For immediate release…
Friday – Oct. 24, 2014
HIGHLAND HEIGHTS, Ky. – Nine Kentucky teachers will receive the Northern Kentucky University Trailblazer Award for Mathematics Education during a presentation by President Mearns Oct. 27 at the Hilton Garden Inn in Bowling Green, Kentucky.
Each of these mathematics intervention teachers (MITs) has persevered in completing rigorous professional learning requirements through a program provided by the Kentucky Center for Mathematics to improve their knowledge and skills for developing primary grades students’ number sense and advanced quantitative reasoning. Each has stepped into leadership roles, influencing other teachers to implement innovative strategies and tools for improving mathematics education.
Now these inspiring teachers will receive their Trailblazer Award in a ceremony at the Hilton Garden Inn in Bowling Green at 5:30 p.m. as part of the 2014 #RoadToNKU Commonwealth Tour.
“The Trailblazer Award is recognition of those citizens throughout the state who are changing lives through new and innovative education programs,” NKU President Geoffrey S. Mearns said. “With improved math skills and added library capacity, Kentucky's children will be better prepared to meet the demands of this century.”
The event is open to the public and will include an opportunity for high school students and adults interested in completing their degree to meet with university admissions representatives.
Tammy Blair, Bonnieville Elementary School in Hart County
After serving 15 years as a special education assistant and 12 years as a primary grades teacher, Tammy joined the KCM community three years ago. Since then, she has directly helped about 75 students and indirectly assisted about 450 students.
Regarding her KCM professional learning experience, she says, “My eyes were opened to numerical knowledge and I gained an understanding of and the resources to more effectively teach number development.”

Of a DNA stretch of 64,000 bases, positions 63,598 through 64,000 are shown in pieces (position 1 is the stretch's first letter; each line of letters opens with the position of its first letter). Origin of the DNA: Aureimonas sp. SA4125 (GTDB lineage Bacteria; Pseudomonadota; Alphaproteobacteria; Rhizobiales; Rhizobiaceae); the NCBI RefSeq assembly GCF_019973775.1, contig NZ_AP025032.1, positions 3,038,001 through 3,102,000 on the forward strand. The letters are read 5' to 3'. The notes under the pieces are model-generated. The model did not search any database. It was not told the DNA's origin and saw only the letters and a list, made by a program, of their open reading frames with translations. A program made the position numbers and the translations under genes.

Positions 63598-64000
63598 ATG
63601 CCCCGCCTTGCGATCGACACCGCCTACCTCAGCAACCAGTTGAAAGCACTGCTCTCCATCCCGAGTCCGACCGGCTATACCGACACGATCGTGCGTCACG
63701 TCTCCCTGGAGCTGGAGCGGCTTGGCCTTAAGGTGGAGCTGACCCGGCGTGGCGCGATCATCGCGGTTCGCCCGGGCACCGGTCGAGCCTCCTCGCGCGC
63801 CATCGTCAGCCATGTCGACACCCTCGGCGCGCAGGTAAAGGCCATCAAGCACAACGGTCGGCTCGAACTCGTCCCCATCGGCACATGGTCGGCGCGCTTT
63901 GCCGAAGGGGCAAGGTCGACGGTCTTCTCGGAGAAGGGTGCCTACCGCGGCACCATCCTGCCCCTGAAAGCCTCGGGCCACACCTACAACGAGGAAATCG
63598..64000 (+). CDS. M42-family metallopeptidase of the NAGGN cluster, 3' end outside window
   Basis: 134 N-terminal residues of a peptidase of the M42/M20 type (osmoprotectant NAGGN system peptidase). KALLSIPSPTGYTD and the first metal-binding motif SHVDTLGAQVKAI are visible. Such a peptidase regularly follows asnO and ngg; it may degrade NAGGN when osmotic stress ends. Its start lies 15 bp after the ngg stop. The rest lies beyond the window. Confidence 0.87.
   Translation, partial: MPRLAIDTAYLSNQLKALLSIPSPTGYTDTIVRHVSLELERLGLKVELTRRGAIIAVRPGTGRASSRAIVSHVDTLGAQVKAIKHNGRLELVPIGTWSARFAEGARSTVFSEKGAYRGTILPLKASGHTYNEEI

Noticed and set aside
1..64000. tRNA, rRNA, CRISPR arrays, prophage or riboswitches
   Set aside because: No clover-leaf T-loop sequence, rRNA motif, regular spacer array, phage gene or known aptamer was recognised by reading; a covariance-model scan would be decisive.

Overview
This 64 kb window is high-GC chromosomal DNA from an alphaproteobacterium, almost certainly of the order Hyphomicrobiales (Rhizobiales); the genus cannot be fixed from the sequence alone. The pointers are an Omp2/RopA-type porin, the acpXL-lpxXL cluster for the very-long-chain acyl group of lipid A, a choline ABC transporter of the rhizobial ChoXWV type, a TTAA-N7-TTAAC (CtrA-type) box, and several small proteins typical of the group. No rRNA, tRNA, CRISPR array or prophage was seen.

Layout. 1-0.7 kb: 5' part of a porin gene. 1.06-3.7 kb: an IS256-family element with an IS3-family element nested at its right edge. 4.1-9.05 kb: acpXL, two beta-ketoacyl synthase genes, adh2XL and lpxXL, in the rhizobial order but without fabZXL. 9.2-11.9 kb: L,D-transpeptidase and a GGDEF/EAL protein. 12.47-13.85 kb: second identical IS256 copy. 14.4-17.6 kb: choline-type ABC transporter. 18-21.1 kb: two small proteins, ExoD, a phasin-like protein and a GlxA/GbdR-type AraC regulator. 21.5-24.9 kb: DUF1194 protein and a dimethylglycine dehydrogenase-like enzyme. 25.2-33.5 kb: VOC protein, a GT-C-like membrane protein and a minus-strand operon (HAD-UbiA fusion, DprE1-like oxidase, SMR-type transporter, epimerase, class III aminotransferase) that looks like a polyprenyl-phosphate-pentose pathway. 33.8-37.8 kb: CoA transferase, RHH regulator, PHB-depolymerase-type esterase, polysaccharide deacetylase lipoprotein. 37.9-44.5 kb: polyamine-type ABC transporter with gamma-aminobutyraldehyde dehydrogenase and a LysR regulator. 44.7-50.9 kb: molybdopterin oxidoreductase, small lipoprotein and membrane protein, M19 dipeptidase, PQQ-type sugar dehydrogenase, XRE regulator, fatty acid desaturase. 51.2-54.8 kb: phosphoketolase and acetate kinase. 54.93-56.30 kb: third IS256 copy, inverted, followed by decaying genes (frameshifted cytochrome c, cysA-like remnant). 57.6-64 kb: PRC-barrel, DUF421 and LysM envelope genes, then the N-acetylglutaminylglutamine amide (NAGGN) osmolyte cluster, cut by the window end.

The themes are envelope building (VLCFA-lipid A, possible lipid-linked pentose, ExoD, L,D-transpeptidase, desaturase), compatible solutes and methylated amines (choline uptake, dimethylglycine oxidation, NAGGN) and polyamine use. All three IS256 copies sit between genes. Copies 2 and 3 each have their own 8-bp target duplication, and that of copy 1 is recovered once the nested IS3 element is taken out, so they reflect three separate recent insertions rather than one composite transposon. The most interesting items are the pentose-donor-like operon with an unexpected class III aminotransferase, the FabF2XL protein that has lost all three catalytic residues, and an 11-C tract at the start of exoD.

Tammy also says she now can provide the teachers in her building and the district with resources and strategies to help students in the regular classroom. She also co-presented a professional development on fractions for the whole school district and received positive reviews from all attendees. Tammy’s dream is to “help all students discover that they are important and that they have the ability to do whatever they choose!”
Jan Estes, Auburn Elementary School in Logan County
Throughout her eight years of mathematics intervention teaching and professional learning as a member of the Kentucky Center for Mathematics community, Jan has honed her skills to listen carefully, focusing on student thinking in order to pinpoint why students are having difficulty and how to best help them grow to become better mathematicians. Having helped more than 400 students, Jan says she absolutely loves her job and is fortunate to have seen tremendous growth in her students — both during intervention instruction and in the regular classroom. Jan also works with other teachers, providing training on strategies and tools for developing number sense, allowing them to gain insights into students’ ways of thinking. Jan’s leadership and service contributed to gains of 10 percentage points on the school-wide Kentucky state test scores. Jan hopes for future funding to continue in her current position and dreams that every school could have an MIT with expertise in early mathematics and the ability to provide specialized help for students who are having difficulty and for colleagues who need support.